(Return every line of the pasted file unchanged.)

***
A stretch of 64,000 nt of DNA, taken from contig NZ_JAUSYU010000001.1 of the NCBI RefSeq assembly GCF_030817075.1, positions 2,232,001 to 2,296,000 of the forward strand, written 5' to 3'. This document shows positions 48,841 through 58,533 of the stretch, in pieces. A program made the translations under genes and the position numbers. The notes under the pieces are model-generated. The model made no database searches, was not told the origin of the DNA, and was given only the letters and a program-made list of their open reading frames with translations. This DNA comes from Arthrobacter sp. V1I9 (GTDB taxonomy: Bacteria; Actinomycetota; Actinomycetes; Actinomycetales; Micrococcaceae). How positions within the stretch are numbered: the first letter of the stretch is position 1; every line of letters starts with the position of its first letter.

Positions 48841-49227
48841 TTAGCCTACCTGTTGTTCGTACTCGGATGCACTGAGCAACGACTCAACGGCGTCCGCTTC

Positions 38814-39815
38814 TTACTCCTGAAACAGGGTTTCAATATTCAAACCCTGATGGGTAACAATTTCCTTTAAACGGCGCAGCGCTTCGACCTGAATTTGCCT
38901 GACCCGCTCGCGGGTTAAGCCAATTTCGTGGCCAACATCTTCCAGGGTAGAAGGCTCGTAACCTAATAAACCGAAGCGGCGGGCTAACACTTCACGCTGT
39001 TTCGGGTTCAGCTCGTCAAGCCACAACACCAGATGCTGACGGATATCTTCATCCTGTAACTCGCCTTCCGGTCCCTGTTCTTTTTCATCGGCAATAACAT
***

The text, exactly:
A stretch of 64,000 nt of DNA, taken from contig NZ_JAUSYU010000001.1 of the NCBI RefSeq assembly GCF_030817075.1, positions 2,232,001 to 2,296,000 of the forward strand, written 5' to 3'. This document shows positions 48,841 through 58,533 of the stretch, in pieces. A program made the translations under genes and the position numbers. The notes under the pieces are model-generated. The model made no database searches, was not told the origin of the DNA, and was given only the letters and a program-made list of their open reading frames with translations. This DNA comes from Arthrobacter sp. V1I9 (GTDB taxonomy: Bacteria; Actinomycetota; Actinomycetes; Actinomycetales; Micrococcaceae). How positions within the stretch are numbered: the first letter of the stretch is position 1; every line of letters starts with the position of its first letter.

Positions 48841-49227
48841 TTAGCCTACCTGTTGTTCGTACTCGGATGCACTGAGCAACGACTCAACGGCGTCCGCTTC

Positions 38814-39815
38814 TTACTCCTGAAACAGGGTTTCAATATTCAAACCCTGATGGGTAACAATTTCCTTTAAACGGCGCAGCGCTTCGACCTGAATTTGCCT
38901 GACCCGCTCGCGGGTTAAGCCAATTTCGTGGCCAACATCTTCCAGGGTAGAAGGCTCGTAACCTAATAAACCGAAGCGGCGGGCTAACACTTCACGCTGT
39001 TTCGGGTTCAGCTCGTCAAGCCACAACACCAGATGCTGACGGATATCTTCATCCTGTAACTCGCCTTCCGGTCCCTGTTCTTTTTCATCGGCAATAACAT